The Heavy Ball

Misunderstood hookers, and an all-new IPL auction

Jacques Kallis and Sunny G star in a most unfortunate mix-up; and the triumph of the human element

Jacques Kallis celebrates his 34th Test century, India v South Africa, 1st Test, Nagpur, 1st day, February 6, 2010

Kallis: a good thing he wasn't on a pair  •  AFP

In a misunderstanding of mountainous proportions, Jacques Kallis has taken great exception to former India great and present commentary legend Sunil Gavaskar calling him a "hooker".
Apparently, while commentating on the current India-South Africa Test series, Gavaskar said, " Kallis is one of the finest hookers cricket has ever seen, and his knocks have given immense pleasure to millions of fans." Due to a most unfortunate misinterpretation, these comments have led to a war of words between Kallis and Gavaskar, and the situation threatens to spiral out of control.
"Gavaskar is a great player and I have great respect for him, but calling me a hooker just isn't on," said an agitated Kallis. "Also, he has no business giving his opinion on my knocks. I agree they aren't bad, but they don't really compare to the great knocks of Arjuna Ranatunga, David Boon, Jesse Ryder, and indeed, Sunny himself," he muttered, looking a little confused as the South African team PR officer hit himself over the head with a copy of Beyond a Boundary by CLR James.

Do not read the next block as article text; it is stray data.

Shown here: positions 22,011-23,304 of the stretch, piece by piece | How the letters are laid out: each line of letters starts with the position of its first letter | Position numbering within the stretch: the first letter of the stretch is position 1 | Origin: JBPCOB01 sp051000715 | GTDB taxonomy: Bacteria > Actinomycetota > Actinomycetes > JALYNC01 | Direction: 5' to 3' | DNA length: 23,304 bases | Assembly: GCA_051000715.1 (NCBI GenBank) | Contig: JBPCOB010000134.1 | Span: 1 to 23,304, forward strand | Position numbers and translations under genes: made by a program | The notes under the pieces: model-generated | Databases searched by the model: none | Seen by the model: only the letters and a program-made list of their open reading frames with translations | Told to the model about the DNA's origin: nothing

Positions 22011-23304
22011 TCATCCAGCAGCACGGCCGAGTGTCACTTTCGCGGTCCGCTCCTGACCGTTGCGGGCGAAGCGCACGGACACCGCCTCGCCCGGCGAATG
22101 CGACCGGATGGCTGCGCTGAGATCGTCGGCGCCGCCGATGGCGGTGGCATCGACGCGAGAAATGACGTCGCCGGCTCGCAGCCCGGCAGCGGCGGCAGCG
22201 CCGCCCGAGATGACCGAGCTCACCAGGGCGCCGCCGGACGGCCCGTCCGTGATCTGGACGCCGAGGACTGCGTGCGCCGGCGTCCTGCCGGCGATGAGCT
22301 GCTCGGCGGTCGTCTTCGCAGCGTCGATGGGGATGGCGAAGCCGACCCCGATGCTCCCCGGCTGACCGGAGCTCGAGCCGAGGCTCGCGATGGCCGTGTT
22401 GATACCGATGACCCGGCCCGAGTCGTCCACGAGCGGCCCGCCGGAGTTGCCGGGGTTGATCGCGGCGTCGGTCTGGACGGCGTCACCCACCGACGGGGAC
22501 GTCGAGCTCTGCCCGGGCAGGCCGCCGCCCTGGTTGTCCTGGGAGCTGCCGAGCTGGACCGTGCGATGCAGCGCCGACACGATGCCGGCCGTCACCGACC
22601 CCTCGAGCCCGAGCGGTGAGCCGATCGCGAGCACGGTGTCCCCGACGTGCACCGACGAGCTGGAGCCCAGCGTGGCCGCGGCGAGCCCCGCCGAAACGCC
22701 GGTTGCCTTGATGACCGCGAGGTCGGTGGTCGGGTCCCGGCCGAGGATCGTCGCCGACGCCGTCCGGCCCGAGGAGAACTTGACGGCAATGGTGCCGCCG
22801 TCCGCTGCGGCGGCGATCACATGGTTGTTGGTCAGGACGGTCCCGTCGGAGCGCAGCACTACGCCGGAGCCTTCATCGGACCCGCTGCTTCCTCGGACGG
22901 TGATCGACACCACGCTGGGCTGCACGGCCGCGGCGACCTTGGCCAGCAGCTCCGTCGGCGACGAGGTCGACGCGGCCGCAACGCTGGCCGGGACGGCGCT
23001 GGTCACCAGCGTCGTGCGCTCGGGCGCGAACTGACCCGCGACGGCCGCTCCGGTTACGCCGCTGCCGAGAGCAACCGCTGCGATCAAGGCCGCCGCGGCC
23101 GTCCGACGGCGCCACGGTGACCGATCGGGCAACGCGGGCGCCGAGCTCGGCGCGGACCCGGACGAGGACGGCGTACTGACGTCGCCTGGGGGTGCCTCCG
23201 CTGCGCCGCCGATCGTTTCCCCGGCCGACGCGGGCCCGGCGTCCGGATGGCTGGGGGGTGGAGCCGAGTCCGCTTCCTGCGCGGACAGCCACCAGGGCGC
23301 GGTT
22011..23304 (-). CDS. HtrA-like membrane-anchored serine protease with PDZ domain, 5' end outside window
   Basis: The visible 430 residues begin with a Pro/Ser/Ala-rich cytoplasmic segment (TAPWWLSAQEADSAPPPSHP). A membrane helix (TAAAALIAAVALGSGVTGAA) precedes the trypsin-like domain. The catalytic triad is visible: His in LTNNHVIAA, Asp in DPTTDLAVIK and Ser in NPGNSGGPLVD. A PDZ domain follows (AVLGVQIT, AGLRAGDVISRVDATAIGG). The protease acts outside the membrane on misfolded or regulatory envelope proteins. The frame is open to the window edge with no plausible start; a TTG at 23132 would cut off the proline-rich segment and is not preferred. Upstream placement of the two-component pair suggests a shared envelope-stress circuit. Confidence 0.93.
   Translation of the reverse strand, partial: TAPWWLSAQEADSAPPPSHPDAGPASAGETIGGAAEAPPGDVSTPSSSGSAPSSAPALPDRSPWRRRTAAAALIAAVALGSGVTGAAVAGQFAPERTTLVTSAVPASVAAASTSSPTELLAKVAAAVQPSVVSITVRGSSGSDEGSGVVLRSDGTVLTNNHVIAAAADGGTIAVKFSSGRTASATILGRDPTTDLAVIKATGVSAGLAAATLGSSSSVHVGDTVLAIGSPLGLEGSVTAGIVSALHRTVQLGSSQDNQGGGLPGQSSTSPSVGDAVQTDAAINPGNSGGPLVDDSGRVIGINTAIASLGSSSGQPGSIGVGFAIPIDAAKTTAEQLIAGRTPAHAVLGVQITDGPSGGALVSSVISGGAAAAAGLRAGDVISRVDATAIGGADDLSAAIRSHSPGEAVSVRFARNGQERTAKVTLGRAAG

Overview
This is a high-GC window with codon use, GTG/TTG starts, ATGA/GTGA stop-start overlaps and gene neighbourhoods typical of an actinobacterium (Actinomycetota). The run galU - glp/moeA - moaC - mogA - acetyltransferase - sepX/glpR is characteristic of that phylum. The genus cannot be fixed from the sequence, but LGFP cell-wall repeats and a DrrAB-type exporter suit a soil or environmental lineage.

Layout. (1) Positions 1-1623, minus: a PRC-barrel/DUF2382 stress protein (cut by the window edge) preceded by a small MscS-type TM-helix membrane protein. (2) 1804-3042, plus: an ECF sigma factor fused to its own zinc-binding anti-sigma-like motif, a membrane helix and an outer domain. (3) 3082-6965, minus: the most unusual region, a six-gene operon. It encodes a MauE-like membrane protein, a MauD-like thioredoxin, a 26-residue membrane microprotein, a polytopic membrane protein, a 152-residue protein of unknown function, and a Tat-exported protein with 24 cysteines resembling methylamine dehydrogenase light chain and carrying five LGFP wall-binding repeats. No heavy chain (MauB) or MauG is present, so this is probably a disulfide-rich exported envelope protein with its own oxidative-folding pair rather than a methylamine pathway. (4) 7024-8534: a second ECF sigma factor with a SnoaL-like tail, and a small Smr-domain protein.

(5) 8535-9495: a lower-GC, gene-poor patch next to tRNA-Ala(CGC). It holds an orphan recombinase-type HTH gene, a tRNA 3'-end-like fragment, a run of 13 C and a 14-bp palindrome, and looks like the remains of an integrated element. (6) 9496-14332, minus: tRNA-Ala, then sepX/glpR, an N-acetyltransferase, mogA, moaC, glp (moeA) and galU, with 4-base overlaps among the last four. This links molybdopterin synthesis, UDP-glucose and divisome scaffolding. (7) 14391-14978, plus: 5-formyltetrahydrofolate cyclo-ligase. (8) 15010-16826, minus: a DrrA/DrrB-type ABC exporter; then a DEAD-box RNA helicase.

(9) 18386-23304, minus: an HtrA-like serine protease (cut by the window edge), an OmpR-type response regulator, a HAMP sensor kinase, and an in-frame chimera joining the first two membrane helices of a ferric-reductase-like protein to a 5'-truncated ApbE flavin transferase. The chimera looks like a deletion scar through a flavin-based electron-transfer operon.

A number of cricket experts have also agreed that Gavaskar's statements were inappropriate, since cricketers' knocks, other than those of Andrew Flintoff and Sourav Ganguly (and, if you count advertisements, Dilip Vengsarkar) haven't been seen in public and cannot be commented on.
Gavaskar has reacted with more than a little annoyance, saying, "Oh, please. That's not what I meant. What's the matter with people these days? Does every statement need to come with annotations, footnotes and disclaimers?"
"It's insane. If I call someone a good driver, I'll offend Michael Schumacher fans. If I call someone a good cutter, it'll annoy Planescape: Torment fans. If I call someone a good flicker, I'll get sued by Yahoo. Is there no end to it?" he asked, before attracting the ire of Apple Corp. by adding, "What a bunch of nut jobs."
At last report, things seemed to have worsened when an unidentified man was seen trying to console Kallis by saying "Arrey yaar, don't keep it in your memory," in a thick north Indian accent.
Meanwhile, the arguments in favour of using technology in umpiring decisions may yet have an unexpected fallout. In the face of stiff resistance to using television cameras in more areas of umpiring, the ICC may decide to do away with umpires altogether, and let the players argue it out amongst themselves.
"They want human element, eh? Errors are part of the charm of cricket, eh? Well, the luddites can have their 'human element'. No umpires from now on. Hah," said ICC General Manager (cricket), David Richardson. "We'll let the players sort it out on the field, just like in backyard cricket. Nothing more charming than that," he said.
The decision is likely to have far-reaching consequences for international cricket, such as prolonged interruptions while the teams argue lbw calls, thrilling mid-pitch fisticuffs, and nobody daring to disagree with Shahid Afridi or Graeme Smith.
In other news, under fire after the Pakistan-players controversy and renewed security threats, the IPL is reportedly considering doing away with the minor inconvenience of organising pesky cricket matches altogether and simply auctioning away the trophy. Attempts to reach the various people involved in decision-making for matters regarding the IPL have been futile, since Lalit Modi has been a bit busy.

Any or all quotes and facts in this article may be wholly or partly fiction (but you knew that already, didn't you?)
Anand Ramachandran is a writer and humourist based in Mumbai. He blogs at